I loved Jesus, sure.
I was called to preach, of course.
I cared about people, but I had no experience with dealing with people who were so different than me. My story was not theirs. So, I did that which happened quite often in those days, I called my dad, then very active in minister in our Conference, and now retired, and sought his counsel.
I said, “Dad, I go and visit with these sick folks in the hospital and I try to be encouraging and they look at me like, ‘Boy, what do you know about life to tell me anything?’ (and one dear older woman actually said that to me as she lay in the hospital writhing in pain from the cancer that had consumed her ) and you know what, they’re right. What do I say to these people?”
Now with my father, life’s lessons are not long drawn out pontifications. Usually, they come in the form of a question for me to wrestle with---for there is within us all some sense of what “Truth” is, we just have to be open and honest with ourselves enough to claim it.
He said, “Son, what makes you think you have to say anything?” “Just be there. And if silence comes, that’s o.k. Silence is your friend, not your enemy. Don’t fill the quiet spaces with noise, just be present. You are there are a representative of the Church, of Jesus himself. Your presence is its own ministry.”
I learned the ministry of presence from my Dad. It was confirmed and broadened by wonderful teachers and mentors across the years. True presence with someone else is its own ministry.
Jesus was in his hometown. They knew him. That’s not always a good thing. Ever go home with people remembering only who you were and not who you are?
John Dominic Crossan’s exhaustive study on the life of Jesus talks about Jesus’ role and place within the social strata of his hometown. As a carpenter, he was of the artisan class, which means he was just above the most undesirable and expendable and many, many rungs below the upper crust. For him to come and behave in any way other than that which was expected for someone of his station was to give meaning to the old adage, “familiarity breeds contempt.”
What they knew of him was not in sync with the person who stood before them speaking, teaching and behaving as one with authority.
Humanity's history is full of pejorative labels for those who achievements in life extend beyond the expected boxes those of more notable station put them in. "Uppity" is one such label.
Katie Huey makes the point this way – “does anyone really want to listen to a hometown boy, especially one whose parentage is questionable ("son of Mary" instead of "son of Joseph"), and "just" an artisan at that? (How could he possibly have the learning needed to preach to us?)
But lest we are tempted to hop on the “jump on the disbelieving hometown people” bandwagon, ask yourself this question – “What would you think about a neighbor that you thought of being nothing more than an ordinary, hardworking person, who kept his yard well groomed and did all those things that we think leads us to believe that he is only who we think he is and nothing more - and it turns out that he's a miraculous teacher, let alone the Son of God?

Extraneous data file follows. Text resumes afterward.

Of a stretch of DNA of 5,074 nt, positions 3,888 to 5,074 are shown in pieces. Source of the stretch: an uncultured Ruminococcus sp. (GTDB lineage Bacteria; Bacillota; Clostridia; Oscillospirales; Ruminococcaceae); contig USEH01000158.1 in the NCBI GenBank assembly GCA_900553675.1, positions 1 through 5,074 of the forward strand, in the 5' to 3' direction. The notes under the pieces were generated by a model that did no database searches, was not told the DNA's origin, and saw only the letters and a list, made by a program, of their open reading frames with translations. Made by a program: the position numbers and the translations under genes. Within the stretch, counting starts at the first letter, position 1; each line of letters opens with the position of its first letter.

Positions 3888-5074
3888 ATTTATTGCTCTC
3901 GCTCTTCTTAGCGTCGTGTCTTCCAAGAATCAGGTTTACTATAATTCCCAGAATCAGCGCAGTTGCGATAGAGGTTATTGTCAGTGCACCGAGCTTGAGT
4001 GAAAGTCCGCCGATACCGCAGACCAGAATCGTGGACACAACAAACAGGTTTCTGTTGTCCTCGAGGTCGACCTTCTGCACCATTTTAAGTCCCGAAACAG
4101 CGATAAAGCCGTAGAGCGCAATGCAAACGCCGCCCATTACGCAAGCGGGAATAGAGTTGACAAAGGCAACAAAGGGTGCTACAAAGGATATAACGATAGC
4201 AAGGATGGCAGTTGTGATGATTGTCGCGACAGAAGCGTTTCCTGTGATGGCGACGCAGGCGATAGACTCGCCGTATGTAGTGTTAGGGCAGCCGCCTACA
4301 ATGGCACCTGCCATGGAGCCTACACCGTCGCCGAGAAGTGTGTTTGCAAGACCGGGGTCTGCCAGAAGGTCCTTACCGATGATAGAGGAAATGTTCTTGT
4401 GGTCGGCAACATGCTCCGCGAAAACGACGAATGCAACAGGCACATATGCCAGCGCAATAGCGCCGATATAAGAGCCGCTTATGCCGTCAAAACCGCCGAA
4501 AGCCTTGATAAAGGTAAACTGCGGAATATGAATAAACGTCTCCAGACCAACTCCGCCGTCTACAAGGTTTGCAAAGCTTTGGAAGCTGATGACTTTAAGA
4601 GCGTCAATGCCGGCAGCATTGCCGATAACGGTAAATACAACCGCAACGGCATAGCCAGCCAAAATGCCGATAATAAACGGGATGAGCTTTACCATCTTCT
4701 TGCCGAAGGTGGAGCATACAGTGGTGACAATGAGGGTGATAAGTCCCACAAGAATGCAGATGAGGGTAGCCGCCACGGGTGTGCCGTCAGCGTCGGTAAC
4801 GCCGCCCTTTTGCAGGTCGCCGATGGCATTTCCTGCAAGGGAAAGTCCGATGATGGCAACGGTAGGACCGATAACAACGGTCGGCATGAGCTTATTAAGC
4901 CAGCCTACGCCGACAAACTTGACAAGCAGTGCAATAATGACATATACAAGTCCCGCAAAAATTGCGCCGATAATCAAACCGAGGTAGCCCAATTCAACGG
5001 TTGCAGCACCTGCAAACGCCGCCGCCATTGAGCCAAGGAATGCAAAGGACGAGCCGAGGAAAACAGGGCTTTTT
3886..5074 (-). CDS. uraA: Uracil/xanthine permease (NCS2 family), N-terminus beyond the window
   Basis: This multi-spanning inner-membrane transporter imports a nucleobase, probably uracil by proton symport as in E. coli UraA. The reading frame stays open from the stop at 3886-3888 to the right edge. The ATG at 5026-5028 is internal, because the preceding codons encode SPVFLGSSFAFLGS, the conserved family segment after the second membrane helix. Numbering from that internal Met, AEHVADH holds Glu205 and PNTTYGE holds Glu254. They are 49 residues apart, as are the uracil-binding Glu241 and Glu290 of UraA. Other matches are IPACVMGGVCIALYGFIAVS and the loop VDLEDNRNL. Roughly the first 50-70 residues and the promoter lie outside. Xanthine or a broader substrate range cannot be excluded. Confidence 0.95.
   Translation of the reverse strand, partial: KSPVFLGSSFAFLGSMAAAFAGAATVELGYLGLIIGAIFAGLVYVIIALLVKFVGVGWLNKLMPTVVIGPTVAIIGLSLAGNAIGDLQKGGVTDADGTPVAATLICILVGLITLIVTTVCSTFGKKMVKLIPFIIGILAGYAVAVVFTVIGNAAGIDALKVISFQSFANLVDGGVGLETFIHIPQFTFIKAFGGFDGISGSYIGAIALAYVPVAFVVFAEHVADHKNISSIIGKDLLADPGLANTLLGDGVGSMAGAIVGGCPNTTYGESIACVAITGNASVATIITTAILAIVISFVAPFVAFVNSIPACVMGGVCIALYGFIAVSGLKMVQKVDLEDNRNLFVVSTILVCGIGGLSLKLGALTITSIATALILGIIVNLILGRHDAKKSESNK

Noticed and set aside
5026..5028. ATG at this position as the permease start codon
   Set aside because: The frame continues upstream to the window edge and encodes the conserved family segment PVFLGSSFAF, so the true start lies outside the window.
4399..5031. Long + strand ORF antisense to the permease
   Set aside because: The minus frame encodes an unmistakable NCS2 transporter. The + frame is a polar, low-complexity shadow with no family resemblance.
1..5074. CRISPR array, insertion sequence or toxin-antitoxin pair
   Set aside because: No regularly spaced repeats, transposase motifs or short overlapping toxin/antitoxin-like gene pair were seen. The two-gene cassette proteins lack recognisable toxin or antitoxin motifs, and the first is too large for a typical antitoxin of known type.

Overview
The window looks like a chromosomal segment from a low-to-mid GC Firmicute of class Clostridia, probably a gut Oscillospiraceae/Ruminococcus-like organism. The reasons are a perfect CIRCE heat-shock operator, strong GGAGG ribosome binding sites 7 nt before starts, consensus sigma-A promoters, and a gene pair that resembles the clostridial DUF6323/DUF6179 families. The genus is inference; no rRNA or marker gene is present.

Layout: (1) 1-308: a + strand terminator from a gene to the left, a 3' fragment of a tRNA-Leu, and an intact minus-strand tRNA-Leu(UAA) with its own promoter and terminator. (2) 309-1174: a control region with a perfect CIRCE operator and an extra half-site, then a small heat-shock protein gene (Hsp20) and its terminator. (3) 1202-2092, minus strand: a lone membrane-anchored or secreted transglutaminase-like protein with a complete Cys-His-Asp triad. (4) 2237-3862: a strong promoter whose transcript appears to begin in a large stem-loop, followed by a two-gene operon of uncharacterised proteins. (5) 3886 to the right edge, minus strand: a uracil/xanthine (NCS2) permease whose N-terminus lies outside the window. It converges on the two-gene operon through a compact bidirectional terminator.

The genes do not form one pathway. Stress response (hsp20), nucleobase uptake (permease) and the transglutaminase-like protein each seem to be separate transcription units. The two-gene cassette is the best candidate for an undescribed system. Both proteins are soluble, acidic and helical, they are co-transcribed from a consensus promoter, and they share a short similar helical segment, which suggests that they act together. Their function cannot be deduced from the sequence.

And there he was. Preaching and teaching. And he wasn’t being received well. Sure, he cured a few people, but it wasn’t the fullest measure of his capacity. There’s a lesson here about the efficacy of God’s power in the face of unbelief. The problem is not God, it’s us. Barbara Brown Taylor’s image is a helpful one. It’s like trying to light a match to a pile of wet sticks. “It doesn’t matter how strong your flames is, you have got to have something that will catch fire.”
So if the message isn’t taking hold in the places of the familiar, you go out and spread the news of the Kingdom wherever you can, and that’s what Jesus and his Companions did.
Jesus’ evangelism course consists of several key elements, and one in particular.
• Don’t go alone.
• Call out that which bends us toward self preoccupation and injustice whenever you see it.
• Travel light..that is, don’t be so encumbered by your things that you can’t be effective
wherever you’re called to serve.
• And then, this. “Whenever you enter a house, stay there until you leave the place.” Or, as I
read it…enact “the ministry of presence.”
Be fully present in the moment you spend with any in the name of Jesus.
Look, we all know how easy it is to be somewhere, but not be there…you know? But presence fully realized communicates care, it communicates God’s loving steadfast presence that resides regardless of what we’re going through.